by Rob Bennett

I  gained my fame (infamy?) on the internet by being the person who discovered the errors in the Old School safe withdrawal rate (SWR) studies, studies that millions of middle-class people have used to plan their retirements. The flaw that I discovered was easy to spot and easy to understand and yet the implications of the discovery have proven to be profound and far-reaching.

The studies don’t adjust for valuations!

It’s so obvious, isn’t it? Robert Shiller showed in 1981 that valuations affect long-term returns. The long-term return obtained by a retirement portfolio obviously affects whether the retirement plan is likely to survive or not. And so it is obviously not possible to determine whether a specified withdrawal rate is safe or not without taking into account the valuation level that applies on the day the retirement begins.

The safe withdrawal rate is not a single number, as was once believed to be the case (the Old School studies say that the SWR is always 4 percent) but a number that varies. The SWR can be 3 percent. The SWR can be 5 percent. The SWR can be 7 percent. It depends.

On what? On whether stocks are undervalued, fairly valued or overvalued on the day the retirement begins. The valuation level that applies on the retirement day tells us how much of the starting-point portfolio value is real, lasting wealth and how much is cotton-candy nothingness fated to be blown away in the wind over the course of the next 10 years or so.

It sounds like such a simple thing that many people have told me that they are sure that someone must have discovered the error before I did. Perhaps (if you know of anyone who did so, I would be grateful if you would let me know). I doubt it, however. The reality is that, while I have known since the late 1990s that the Old School SWR studies get all the numbers wildly wrong, I am myself still in the process of coming to terms with the implications of the idea that valuations affect SWRs (and everything else relating to stock investing, to be sure).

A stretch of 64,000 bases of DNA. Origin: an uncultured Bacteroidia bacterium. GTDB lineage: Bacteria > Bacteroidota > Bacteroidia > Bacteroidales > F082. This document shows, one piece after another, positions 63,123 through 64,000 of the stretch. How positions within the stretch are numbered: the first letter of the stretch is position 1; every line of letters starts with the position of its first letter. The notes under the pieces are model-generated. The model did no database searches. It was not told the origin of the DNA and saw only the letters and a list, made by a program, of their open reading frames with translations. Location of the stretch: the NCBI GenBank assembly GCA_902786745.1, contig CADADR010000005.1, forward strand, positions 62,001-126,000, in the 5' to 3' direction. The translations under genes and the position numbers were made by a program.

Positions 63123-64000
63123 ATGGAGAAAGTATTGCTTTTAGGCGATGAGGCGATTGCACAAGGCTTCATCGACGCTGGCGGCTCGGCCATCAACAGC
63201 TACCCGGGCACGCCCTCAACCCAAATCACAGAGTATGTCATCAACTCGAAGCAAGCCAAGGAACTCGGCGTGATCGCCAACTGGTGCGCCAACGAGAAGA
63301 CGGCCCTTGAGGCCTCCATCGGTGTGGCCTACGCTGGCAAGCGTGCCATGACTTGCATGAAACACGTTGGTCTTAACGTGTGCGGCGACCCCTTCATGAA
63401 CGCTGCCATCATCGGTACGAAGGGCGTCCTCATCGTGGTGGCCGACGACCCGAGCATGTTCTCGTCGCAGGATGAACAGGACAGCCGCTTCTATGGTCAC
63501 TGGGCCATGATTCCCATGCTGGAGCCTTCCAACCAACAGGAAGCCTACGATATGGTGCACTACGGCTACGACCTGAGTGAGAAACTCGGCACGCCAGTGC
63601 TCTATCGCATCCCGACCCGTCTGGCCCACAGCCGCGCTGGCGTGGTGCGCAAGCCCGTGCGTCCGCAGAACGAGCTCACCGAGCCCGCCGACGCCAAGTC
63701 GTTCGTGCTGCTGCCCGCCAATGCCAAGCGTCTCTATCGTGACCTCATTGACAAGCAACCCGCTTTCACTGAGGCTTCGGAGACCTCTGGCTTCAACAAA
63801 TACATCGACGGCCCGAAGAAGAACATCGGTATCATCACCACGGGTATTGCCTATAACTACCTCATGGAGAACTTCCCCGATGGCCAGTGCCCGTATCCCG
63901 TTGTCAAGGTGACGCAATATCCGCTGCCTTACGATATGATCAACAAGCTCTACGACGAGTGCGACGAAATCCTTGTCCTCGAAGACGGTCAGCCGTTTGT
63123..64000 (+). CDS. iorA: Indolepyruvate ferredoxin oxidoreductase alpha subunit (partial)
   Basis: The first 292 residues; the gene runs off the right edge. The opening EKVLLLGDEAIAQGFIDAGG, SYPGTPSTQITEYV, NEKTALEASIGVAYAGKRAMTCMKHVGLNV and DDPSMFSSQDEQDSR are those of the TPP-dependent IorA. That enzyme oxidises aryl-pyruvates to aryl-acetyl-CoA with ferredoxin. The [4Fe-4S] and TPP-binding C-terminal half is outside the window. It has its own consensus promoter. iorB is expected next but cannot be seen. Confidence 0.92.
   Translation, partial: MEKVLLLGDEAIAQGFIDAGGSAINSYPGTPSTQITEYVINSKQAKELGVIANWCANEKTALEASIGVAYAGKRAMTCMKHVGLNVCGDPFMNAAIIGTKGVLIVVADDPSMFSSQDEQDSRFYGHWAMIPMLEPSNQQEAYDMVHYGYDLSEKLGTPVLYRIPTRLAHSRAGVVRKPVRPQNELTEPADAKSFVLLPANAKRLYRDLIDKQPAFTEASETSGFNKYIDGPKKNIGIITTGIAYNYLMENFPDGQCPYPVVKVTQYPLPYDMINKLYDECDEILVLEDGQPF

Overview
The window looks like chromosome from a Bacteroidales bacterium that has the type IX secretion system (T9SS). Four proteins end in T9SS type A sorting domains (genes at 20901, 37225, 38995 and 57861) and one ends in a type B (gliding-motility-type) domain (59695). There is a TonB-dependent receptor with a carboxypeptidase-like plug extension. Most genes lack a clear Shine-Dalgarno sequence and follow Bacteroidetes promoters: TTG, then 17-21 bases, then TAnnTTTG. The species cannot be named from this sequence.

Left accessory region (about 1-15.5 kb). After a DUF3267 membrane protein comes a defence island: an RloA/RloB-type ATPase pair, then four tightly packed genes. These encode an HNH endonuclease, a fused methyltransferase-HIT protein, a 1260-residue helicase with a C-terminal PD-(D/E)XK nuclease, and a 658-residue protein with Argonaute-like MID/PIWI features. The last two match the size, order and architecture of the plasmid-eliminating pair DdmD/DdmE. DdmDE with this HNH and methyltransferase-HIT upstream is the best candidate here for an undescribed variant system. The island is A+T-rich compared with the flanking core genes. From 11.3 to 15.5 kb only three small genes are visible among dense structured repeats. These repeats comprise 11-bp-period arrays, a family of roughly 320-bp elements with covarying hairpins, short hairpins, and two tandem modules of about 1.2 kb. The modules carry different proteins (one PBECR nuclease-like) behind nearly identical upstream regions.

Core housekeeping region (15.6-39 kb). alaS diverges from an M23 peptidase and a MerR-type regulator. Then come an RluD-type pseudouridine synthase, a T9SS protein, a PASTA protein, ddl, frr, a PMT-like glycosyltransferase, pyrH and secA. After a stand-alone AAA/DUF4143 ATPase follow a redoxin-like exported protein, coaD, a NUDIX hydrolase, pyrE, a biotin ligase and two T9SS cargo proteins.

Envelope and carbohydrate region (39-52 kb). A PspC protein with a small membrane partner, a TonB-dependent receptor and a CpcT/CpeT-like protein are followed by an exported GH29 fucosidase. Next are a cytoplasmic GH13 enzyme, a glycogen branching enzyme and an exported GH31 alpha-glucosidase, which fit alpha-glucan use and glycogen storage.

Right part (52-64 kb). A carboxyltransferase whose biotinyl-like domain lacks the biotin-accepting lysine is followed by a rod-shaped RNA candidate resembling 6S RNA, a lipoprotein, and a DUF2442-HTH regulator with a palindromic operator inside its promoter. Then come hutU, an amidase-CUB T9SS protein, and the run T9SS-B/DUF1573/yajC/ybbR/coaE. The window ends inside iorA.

I remember the reaction of a fellow I got to know on discussion boards who posted under the screen-name “BenSolar.” I got a lot of heat from Buy-and-Holders for being the person who discovered the error in the SWR studies (the cause of the error was a belief by the people who developed the Old School methodology in the Efficient Market concept and in the Buy-and-Hold Model in general). Ben thought that I was on the right track and defended me numerous times, causing a lot of bricks to be thrown in his direction as well.

A group of us founded a board (“The SWR Research Group”) with the purpose of ascertaining the accurately calculated SWR. Our lead researcher (John Walter Russell) determined through use of a regression analysis that, at the tip of the bull, the SWR for an 80 percent stock portfolio had dropped to 1.6 percent. That means that a retiree with a $1 million portfolio would not be safe taking out of his portfolio more than an inflation-adjusted $16,000 in each year of his retirement. This was a big change from the claim made by the Old School studies, that a $40,000 annual withdrawal was perfectly safe.

Ben’s reaction was telling. He refused to believe the numbers! He agreed that a valuations adjustment was required to compute the SWR accurately. And he had full confidence in Russell’s work, having worked with him over a long period of time and having learned that he was a careful straight-shooter of a guy. Still, Ben could not accept a 1.6 SWR. “That just cannot be right!” he exclaimed.